- Wireless transfers from Google maps using the "Send to GPS" function.
Only destinations are sent; not route information.
- Google search integration.Search for, say, a nearby hotel and get reviews, etc.
- Gas prices that are updated daily.Better than my old TomTom that would often show prices a week old, or older.
- Garmin's opt-in location tracking function (called Ciao!).
Works from your account page on myGarmin or from other nüLink devices.
- Shows accurate elevation augmented by the terrain database.
- When connected to the car charger, it turns on and off with your vehicle.
Seems like a little thing...didn't know how great it was until the TomTom didn't have it.
- No more than two clicks to cancel the route.
As opposed to the TomTom which required five?!
- Uses the exclusive "Garmin Lock" for security.
It can be secured with a PIN (as most GPS's can). But it also lets you define a "security location" where the GPS will unlock automagically.
- One of the best OEM suction-cup mounts on the market. Very easy to place and remove.
The TomTom my wife uses has this goofy twist-and-lock thing that pretty much requires two people to set up.
- So-called "Premium Weather" which adds recent Doppler radar animations(not included in a nüLink subscription)
- Safety (aka "red light") camera alerts that are sort of accurate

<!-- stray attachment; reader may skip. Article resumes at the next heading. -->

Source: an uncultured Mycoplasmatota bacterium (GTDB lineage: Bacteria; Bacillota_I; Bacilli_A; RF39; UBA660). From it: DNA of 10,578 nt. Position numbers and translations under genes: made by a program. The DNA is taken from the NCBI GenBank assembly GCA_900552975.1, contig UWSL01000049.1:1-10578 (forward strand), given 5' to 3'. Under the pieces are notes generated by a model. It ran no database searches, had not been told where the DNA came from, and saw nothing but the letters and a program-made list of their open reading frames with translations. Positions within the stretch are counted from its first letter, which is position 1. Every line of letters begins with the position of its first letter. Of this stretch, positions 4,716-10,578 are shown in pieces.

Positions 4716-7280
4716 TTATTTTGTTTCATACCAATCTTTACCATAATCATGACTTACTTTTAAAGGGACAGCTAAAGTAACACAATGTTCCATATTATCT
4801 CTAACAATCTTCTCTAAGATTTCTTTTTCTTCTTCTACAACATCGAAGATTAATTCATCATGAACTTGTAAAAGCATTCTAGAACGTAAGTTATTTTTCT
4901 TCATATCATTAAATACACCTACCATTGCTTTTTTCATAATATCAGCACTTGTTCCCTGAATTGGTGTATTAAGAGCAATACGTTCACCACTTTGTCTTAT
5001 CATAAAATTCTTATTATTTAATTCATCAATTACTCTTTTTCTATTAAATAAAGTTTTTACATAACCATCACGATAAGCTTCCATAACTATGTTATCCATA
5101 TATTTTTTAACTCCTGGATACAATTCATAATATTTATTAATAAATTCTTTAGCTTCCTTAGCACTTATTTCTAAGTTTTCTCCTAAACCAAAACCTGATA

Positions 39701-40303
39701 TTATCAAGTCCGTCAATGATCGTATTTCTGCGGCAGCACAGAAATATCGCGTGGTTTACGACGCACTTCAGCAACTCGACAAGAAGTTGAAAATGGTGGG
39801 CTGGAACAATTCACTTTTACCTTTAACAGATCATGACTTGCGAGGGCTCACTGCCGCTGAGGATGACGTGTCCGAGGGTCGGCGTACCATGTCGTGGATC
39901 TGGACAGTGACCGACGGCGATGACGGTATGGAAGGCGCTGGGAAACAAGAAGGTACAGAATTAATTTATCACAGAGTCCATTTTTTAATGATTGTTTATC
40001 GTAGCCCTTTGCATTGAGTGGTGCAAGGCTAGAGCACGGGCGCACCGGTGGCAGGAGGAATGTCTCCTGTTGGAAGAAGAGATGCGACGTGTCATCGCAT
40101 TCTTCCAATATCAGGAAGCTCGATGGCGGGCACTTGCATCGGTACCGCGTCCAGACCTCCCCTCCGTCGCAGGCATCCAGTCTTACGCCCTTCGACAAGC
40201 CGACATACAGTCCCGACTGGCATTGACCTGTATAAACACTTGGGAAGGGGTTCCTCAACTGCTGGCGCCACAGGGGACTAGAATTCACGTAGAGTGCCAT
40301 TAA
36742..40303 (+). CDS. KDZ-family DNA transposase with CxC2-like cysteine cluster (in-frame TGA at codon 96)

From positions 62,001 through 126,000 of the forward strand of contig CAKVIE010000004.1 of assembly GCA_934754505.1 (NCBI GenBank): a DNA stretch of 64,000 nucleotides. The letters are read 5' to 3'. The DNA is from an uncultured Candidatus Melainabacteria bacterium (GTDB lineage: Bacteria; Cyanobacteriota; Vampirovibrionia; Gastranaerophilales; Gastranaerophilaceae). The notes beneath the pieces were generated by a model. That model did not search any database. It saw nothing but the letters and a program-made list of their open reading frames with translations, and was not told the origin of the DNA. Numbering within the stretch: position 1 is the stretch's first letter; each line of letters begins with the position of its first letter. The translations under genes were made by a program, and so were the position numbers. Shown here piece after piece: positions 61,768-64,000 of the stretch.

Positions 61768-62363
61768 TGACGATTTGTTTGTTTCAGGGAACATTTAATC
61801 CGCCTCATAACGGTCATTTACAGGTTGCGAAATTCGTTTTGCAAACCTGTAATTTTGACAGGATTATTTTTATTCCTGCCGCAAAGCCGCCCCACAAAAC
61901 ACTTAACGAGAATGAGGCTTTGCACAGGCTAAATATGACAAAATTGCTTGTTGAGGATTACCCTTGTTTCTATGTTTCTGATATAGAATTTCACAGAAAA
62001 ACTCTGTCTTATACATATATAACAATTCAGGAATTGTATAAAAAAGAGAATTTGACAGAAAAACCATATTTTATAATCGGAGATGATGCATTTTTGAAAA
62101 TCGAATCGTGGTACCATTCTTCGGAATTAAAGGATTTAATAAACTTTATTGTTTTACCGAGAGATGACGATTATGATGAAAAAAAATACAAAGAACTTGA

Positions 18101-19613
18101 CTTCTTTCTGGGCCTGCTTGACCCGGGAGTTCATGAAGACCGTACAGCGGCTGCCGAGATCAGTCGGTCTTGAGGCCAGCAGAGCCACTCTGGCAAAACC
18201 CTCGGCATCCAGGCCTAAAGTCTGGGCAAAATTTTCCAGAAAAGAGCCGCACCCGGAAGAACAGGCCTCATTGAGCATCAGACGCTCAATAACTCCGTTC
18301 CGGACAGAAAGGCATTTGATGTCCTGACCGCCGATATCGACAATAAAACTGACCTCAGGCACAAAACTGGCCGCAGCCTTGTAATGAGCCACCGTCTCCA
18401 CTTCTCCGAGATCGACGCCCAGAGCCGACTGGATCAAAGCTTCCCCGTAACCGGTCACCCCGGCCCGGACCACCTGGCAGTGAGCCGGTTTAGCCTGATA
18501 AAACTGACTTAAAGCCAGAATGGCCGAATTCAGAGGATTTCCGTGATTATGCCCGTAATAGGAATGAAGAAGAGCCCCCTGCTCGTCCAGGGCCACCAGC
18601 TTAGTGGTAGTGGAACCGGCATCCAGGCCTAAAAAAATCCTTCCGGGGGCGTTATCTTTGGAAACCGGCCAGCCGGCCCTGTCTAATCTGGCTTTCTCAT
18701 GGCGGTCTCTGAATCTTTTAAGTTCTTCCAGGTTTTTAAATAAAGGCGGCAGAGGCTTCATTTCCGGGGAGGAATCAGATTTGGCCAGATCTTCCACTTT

(also costs extra)
And though they are few, here are the downsides:
|Here you see the ads, the travel history, and the dummy traffic icon|
- After it's enabled, you can view all travel history represented by a thin cyan line.
Think of it as having a leaking can of paint hanging from your rear bumper. Sounds neat, except this one very important note: though it's not enabled by default, the GPS is still recording all your travel history. The history must be manually cleared. And even then, I wonder....
- Some major map inaccuracies.
There was a major rework on a freeway interchange over three years ago. The Garmin doesn't know about it and some of the street names near there are completely wrong.
- Ad Supported?
I know for sure that the first year of the nüLink is free, but after that it's something like $60 a year. Or not. I have also been told it is free as long as you don't mind seeing ads on the GPS screen. But then again, I am still well within my first year and I am seeing ads anyway. They only come up when I am stopped, and they are small. I have contacted Garmin to get an authoritative on this. I will update if/when I get an answer.